Training Australian pharmacists for participation in a collaborative, home-based post-discharge warfarin management service
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Objective To describe the development, implementation and outcomes of an anticoagulation education program for pharmacists participating in a community-based post-discharge warfarin management service. Setting Australian community pharmacy practice. Method Three education modules were developed in collaboration with medical experts and delivered electronically and via hands-on training sessions to pharmacists in three Australian states. Educational outcomes were assessed via a short answer assignment and evaluation of their warfarin dosing recommendations for five hypothetical scenarios. Consumer and pharmacist perceptions of the adequacy of the training were surveyed using a structured postal questionnaire. Main outcome measure Pharmacists’ score in the short answer assignment and evaluation of their responses to the hypothetical warfarin dosing scenarios. Results Sixty-two pharmacists successfully completed the training program with a mean score for the short answer assignment of 14.3 out of 15 (95.3%; 95% CI 13.8–14.7). The pharmacists’ warfarin management recommendations were very similar to those of two experienced medical specialists. Pharmacists and consumers expressed confidence in the adequacy of the training program. Conclusion This education program successfully up-skilled a cohort of pharmacists for involvement in a post-discharge warfarin management service. These findings support formalisation and further development of the program to facilitate widespread implementation of home-based post-discharge warfarin care.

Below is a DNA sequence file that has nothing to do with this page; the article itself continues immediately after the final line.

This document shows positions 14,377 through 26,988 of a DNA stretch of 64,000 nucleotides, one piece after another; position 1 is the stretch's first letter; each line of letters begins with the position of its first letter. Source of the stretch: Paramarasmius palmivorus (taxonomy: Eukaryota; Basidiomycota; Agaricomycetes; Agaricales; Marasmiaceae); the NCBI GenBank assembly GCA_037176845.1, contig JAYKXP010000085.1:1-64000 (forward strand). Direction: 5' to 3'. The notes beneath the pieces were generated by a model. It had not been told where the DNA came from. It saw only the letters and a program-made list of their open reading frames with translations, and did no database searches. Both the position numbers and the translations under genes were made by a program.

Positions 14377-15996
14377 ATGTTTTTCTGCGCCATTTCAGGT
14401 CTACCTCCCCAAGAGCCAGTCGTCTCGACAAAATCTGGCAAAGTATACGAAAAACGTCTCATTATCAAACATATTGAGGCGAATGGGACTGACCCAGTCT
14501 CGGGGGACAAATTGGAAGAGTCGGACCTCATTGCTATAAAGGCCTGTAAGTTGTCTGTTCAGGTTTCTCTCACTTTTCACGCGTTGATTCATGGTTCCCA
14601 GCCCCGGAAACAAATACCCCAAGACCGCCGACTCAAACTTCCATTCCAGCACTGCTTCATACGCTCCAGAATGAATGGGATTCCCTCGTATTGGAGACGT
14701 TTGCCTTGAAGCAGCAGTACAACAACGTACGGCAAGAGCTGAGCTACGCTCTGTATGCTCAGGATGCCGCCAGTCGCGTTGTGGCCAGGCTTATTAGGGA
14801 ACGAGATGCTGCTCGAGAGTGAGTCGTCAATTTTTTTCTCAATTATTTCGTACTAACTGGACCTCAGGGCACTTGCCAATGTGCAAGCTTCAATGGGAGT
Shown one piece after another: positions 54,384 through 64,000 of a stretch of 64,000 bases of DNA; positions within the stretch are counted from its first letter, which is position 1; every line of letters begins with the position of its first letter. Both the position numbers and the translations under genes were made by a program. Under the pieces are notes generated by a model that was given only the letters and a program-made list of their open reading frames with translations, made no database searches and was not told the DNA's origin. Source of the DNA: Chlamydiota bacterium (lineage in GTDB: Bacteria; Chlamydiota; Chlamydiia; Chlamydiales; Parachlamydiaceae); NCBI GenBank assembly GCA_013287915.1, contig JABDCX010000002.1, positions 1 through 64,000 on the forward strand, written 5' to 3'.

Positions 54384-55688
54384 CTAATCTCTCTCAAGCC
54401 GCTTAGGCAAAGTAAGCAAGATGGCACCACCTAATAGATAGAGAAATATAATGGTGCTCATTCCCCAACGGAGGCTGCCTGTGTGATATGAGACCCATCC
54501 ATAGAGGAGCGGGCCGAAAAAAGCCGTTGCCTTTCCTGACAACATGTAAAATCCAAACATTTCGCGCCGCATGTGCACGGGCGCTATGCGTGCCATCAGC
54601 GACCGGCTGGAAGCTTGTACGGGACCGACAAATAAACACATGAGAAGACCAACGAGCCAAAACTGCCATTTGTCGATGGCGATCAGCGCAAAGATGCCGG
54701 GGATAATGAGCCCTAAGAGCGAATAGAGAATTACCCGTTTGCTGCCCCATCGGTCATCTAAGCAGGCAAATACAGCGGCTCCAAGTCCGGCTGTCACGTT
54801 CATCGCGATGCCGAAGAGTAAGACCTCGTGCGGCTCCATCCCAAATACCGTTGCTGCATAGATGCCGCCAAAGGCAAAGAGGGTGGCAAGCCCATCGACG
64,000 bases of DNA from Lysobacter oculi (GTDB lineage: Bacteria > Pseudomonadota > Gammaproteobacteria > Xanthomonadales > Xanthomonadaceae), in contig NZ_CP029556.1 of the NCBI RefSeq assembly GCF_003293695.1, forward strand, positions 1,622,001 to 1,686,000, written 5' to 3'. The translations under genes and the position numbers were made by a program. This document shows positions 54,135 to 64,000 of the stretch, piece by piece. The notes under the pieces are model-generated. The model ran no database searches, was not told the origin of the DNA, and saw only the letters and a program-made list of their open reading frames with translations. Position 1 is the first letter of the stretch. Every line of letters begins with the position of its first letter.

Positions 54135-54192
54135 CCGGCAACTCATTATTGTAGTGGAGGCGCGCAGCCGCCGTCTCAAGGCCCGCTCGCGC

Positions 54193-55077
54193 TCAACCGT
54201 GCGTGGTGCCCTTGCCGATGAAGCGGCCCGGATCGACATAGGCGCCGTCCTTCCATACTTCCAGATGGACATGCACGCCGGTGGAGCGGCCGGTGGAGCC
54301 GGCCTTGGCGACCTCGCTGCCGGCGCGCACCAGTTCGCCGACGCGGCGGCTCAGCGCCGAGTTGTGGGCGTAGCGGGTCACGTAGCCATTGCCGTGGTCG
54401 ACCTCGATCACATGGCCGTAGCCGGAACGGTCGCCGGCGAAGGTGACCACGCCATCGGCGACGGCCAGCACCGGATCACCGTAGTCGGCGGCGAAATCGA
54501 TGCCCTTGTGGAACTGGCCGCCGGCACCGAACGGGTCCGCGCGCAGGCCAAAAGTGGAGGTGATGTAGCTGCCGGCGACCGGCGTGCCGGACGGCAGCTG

KeywordsAustralia Continuing pharmacy education Home care services International normalised ratio Pharmacist Warfarin
The authors would like to acknowledge: Professor David Fitzmaurice and Dr Ellen Murray from the University of Birmingham for their assistance in the formulation of the initial training program; Roche Diagnostics Australia, the National Institute of Clinical Studies (NICS), and the AACP for their support; and Dr David Jupe, Dr Ellen Maxwell and Associate Professor Janet Vial for their assistance in the preparation of the dosage adjustment scenarios. This project was funded by the Australian Government Department of Health and Ageing as part of the Fourth Community Pharmacy Agreement through the Fourth Community Pharmacy Agreement Grants Program managed by the Pharmacy Guild of Australia. The authors would also like to acknowledge the National Safety and Quality Council for providing the funding for the initial development of the training program.
Conflicts of interest
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